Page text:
The Vatican also strongly opposes family-planning programs in the Philippine Islands (and, I dare say, Africa). NGOs that run or promote family planning education are blocked from funding ANY sort of community aid programs in the country. This in a nation that went to the brink of famine during the 2007-08 food crisis.

Zionists and Nazis:

Michael Brull writes: Re. “Rundle: Zionists, nazis, connected, discuss” (yesterday, item 16). I’m not a subscriber to Crikey, so I should acknowledge that my access to the article by Guy Rundle depends on someone sending it to me. Nevertheless, in his article on Zionism, comparisons to Nazism and so on, Rundle comments on the controversy between me in New Matilda and Mendes. Rundle claims to bring a new insight to the argument: “one single point that no-one makes in these debates is that, as far as accusing Zionists of being Nazis, the past present and future champions are other Zionists.”

However, in the New Matilda article he references, I say “Empirically, what Mendes asserts is broadly under-informed. For example, Israeli political discourse has long been accustomed to rash comparisons to Nazis, including comparisons made by and about Israel’s own founding fathers.”

The link is to my blog, where I documented various cases of Zionists accusing other Zionists of being Nazis. As Rundle’s article basically affirms what I’ve written, I can welcome it, insofar as Australian public debate on Zionism and Israel is often not tied up with these sorts of unpleasant historical facts.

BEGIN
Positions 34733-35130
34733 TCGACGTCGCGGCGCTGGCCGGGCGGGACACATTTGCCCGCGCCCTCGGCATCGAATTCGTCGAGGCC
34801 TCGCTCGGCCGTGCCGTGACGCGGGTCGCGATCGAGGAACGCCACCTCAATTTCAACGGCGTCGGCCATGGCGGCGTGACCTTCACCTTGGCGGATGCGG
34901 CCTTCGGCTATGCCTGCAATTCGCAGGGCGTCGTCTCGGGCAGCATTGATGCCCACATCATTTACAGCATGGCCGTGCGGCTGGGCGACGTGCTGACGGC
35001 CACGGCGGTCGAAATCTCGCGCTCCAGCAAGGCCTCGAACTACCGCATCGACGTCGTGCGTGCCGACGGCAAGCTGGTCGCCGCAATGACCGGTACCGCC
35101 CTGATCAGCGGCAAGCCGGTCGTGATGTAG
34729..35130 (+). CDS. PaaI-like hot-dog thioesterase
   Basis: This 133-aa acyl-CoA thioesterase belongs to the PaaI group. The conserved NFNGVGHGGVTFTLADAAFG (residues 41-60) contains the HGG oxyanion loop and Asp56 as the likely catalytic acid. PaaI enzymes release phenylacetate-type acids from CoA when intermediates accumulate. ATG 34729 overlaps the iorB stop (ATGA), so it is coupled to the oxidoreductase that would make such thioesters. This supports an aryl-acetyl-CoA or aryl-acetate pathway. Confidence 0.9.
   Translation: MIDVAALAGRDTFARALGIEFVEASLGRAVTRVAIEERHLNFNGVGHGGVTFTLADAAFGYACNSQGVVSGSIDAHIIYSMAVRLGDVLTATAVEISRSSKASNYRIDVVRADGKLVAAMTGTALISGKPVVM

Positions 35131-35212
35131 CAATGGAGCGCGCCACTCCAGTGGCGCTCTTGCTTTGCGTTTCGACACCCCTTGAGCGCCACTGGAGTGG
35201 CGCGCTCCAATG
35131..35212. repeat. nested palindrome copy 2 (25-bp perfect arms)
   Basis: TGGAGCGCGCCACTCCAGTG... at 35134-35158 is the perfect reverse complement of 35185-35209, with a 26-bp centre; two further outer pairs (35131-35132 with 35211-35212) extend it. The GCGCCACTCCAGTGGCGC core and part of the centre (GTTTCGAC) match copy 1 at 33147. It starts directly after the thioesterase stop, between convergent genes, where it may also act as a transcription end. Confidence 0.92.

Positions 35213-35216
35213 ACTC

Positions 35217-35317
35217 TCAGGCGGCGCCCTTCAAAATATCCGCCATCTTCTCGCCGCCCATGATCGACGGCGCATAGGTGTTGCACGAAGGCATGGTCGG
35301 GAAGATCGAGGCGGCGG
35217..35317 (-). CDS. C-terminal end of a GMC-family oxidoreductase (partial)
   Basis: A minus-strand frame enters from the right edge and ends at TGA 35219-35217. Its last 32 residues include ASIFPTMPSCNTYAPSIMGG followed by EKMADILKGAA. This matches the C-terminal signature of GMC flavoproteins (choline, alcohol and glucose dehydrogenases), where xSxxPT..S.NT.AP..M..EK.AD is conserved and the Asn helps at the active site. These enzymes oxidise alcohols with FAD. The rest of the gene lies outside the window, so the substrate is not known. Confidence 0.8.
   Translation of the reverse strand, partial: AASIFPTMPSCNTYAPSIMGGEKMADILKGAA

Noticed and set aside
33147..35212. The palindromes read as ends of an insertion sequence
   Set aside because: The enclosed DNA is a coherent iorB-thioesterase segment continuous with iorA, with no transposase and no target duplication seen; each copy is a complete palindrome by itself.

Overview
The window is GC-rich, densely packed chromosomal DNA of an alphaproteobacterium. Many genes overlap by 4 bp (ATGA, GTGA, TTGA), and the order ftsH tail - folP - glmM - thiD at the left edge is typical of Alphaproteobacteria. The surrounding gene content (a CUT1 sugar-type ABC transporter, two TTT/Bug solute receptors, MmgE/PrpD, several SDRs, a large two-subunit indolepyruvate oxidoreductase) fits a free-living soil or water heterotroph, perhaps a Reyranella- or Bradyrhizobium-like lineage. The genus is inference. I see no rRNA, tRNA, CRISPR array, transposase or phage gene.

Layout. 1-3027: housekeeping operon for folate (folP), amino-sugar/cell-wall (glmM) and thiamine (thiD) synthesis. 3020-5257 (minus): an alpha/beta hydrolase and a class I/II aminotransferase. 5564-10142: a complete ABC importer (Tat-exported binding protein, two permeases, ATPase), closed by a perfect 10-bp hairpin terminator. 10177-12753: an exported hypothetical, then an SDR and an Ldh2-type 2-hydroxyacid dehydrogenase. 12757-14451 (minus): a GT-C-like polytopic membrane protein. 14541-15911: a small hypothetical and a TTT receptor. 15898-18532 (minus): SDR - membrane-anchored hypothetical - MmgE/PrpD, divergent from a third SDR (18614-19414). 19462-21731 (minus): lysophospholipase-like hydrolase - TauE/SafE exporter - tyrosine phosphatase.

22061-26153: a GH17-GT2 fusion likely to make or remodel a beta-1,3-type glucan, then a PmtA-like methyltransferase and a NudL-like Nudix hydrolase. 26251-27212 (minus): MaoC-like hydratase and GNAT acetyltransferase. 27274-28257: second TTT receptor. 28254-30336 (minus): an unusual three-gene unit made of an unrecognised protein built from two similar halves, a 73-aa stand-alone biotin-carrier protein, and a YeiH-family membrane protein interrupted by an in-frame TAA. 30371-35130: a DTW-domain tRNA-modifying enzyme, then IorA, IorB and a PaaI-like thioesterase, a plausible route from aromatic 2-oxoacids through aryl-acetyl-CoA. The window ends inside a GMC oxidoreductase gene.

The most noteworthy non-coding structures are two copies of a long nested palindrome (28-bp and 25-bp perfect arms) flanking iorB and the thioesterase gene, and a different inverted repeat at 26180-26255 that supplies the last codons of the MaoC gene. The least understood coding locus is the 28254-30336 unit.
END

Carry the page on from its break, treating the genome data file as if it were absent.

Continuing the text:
However, I think he or Crikey should acknowledge that rather than bringing up a wonderful new third perspective in the debate, he has simply corroborated a point that I’ve repeatedly made in these controversies over anti-Zionism and anti-Semitism.

First Dog on the Moon:

Charles Miller writes: Re. Greg Williams (yesterday, comments). Whenever someone makes a joke at the expense of Christianity, you can guarantee at least one response takes the form: “You wouldn’t dare make fun of Muslims like that!” The whole thing smacks of envy. If only our lunatic extremist fringe was as violent as theirs, nobody would push us around! Is that really a state of affairs to aspire to, or should you instead be proud that your religion is sufficiently secure in its own belief to endure a light-hearted ribbing?

Charlie McColl writes: I don’t understand where Greg Williams is coming from when he accuses First Dog of “gutlessness” in writing a cartoon. The cartoon is written isn’t it? It is about Easter isn’t it? If it is offensive to anyone they are perfectly free to complain about that to someone who cares. But Mr Williams is not offended by the cartoon; he is outraged that this cartoon is not about some other subject that he thinks might be offensive to someone else. What is the point of his proposition? What is “gutlessness? Is it envy in hindsight?

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Peter Fray